I’ve been following this story for the past week and it gets more and more heartbreaking. Part of the reason why I started Candid Commentary was to write about difficult topics not consistently covered in the media, and unfortunately, this story is one of them. Every time I tune in to any type of mainstream media outlet, it seems as though this story is slipping under the radar. I keep hearing about the recent job report and even about Malaysian Flight 370, but no one can take the time to analyze or even report on the missing girls. The only way I could get updates was through the Internet.

The safety and protection of these young girls just trying to get an education is a REAL issue and should be covered 24/7 like everything else. It’s sad to say, but this story is just evidence of how society views black women. Much interest in this story appeared on social media and it has now sparked a full campaign. According to the BBC News, the hash tag #Bringbackourgirls generated over 360,000 tweets and retweets since it’s creation on April 23. Many celebrities and Nigerian residents joined the cause expressing their frustration with the Nigerian government and are demanding answers.

One cannot deny the power of social media. It’s known to bring missing girls home in the U.S., and can generate enough interest to increase change when it comes to activism. Even Black Twitter is known to have tremendous power in amplifying issues to initiate change. But is it enough? Will our concurrent likes, retweets and posts really make a difference in trying to find our girls? When the government fails, can we rely on social media to advocate for more media attention and involvement from international organizations? That’s why it’s so important for us to continue to follow new developments and to continue to tweet, post and talk about this story until each girl is rescued.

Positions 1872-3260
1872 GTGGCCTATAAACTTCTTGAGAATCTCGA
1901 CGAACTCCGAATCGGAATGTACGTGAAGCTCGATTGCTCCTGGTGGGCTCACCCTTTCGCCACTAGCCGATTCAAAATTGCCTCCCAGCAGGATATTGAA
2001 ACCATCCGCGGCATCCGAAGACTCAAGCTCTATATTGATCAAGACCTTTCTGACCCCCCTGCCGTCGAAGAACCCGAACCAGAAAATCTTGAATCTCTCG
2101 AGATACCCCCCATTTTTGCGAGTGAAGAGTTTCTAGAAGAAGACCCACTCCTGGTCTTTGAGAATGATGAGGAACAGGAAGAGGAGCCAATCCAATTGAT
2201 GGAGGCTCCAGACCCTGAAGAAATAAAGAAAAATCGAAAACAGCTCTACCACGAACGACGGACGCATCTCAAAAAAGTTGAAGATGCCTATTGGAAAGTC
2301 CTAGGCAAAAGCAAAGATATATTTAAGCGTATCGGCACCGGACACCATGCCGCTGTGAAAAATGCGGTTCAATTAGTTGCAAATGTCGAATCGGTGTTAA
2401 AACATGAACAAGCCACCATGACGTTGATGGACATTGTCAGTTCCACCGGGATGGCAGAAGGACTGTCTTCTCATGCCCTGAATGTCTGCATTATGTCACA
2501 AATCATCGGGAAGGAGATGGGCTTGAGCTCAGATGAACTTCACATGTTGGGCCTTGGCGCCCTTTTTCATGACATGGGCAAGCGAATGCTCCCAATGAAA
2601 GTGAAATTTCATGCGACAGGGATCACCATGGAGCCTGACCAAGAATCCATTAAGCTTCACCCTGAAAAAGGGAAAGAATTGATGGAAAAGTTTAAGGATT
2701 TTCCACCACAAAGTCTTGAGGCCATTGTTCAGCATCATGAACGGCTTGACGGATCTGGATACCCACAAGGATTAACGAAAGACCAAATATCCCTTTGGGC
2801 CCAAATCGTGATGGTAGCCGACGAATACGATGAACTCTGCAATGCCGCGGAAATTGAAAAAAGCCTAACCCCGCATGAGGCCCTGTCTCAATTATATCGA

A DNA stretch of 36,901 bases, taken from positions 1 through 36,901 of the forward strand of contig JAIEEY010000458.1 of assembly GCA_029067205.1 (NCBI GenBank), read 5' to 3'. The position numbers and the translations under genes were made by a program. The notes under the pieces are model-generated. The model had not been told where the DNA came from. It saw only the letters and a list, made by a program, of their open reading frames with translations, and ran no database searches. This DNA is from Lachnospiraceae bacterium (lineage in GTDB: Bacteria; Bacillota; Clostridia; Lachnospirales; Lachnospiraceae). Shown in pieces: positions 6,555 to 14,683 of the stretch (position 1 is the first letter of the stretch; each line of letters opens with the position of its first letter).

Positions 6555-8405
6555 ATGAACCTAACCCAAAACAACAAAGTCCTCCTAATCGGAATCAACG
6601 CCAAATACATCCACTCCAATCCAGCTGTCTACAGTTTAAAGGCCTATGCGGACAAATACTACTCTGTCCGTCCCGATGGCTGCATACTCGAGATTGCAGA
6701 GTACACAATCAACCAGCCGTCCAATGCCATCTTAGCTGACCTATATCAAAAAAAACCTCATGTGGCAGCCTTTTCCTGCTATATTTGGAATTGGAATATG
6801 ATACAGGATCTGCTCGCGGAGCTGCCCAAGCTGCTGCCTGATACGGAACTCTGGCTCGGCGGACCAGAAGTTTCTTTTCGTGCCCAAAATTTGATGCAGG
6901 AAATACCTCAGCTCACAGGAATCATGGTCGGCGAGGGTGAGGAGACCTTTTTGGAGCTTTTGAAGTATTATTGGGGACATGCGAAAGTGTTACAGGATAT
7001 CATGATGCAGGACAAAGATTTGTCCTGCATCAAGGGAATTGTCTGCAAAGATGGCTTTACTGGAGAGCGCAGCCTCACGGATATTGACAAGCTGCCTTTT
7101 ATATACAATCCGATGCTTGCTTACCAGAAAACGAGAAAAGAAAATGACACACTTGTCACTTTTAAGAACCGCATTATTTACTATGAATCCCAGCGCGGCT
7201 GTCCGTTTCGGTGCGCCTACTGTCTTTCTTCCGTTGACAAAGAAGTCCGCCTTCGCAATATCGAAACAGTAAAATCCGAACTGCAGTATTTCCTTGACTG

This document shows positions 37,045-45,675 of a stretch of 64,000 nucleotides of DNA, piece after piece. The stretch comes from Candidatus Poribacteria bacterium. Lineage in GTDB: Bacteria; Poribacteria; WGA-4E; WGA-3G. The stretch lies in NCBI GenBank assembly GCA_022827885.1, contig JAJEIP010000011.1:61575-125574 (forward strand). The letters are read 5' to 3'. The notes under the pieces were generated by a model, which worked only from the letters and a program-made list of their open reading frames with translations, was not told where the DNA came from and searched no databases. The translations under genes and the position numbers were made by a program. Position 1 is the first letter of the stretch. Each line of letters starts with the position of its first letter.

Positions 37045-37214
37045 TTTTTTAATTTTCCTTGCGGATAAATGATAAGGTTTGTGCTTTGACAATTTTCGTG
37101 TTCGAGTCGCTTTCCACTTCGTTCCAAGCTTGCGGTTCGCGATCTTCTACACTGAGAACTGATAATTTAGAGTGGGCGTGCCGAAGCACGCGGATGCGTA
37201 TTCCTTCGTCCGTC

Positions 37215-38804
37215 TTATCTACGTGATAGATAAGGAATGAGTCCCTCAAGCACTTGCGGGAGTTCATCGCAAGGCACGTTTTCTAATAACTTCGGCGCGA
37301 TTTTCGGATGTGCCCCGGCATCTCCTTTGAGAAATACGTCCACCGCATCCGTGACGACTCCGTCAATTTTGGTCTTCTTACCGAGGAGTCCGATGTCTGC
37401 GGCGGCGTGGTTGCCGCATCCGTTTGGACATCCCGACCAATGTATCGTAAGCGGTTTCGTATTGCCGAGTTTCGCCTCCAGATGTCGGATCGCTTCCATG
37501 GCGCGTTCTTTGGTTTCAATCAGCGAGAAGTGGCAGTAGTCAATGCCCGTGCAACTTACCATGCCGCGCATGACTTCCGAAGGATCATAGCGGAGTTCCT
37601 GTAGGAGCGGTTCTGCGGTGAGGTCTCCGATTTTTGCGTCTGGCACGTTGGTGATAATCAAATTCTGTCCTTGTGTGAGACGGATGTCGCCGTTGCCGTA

A petition on was created by Ify Euleze to support all efforts in rescuing the missing girls. The petition urges that all children deserve to be safe and protected especially in educational environments.

What do you think? Can social media be the driving force to help #bringbackourgirls? Click on the post and comment below! Be candid in your response!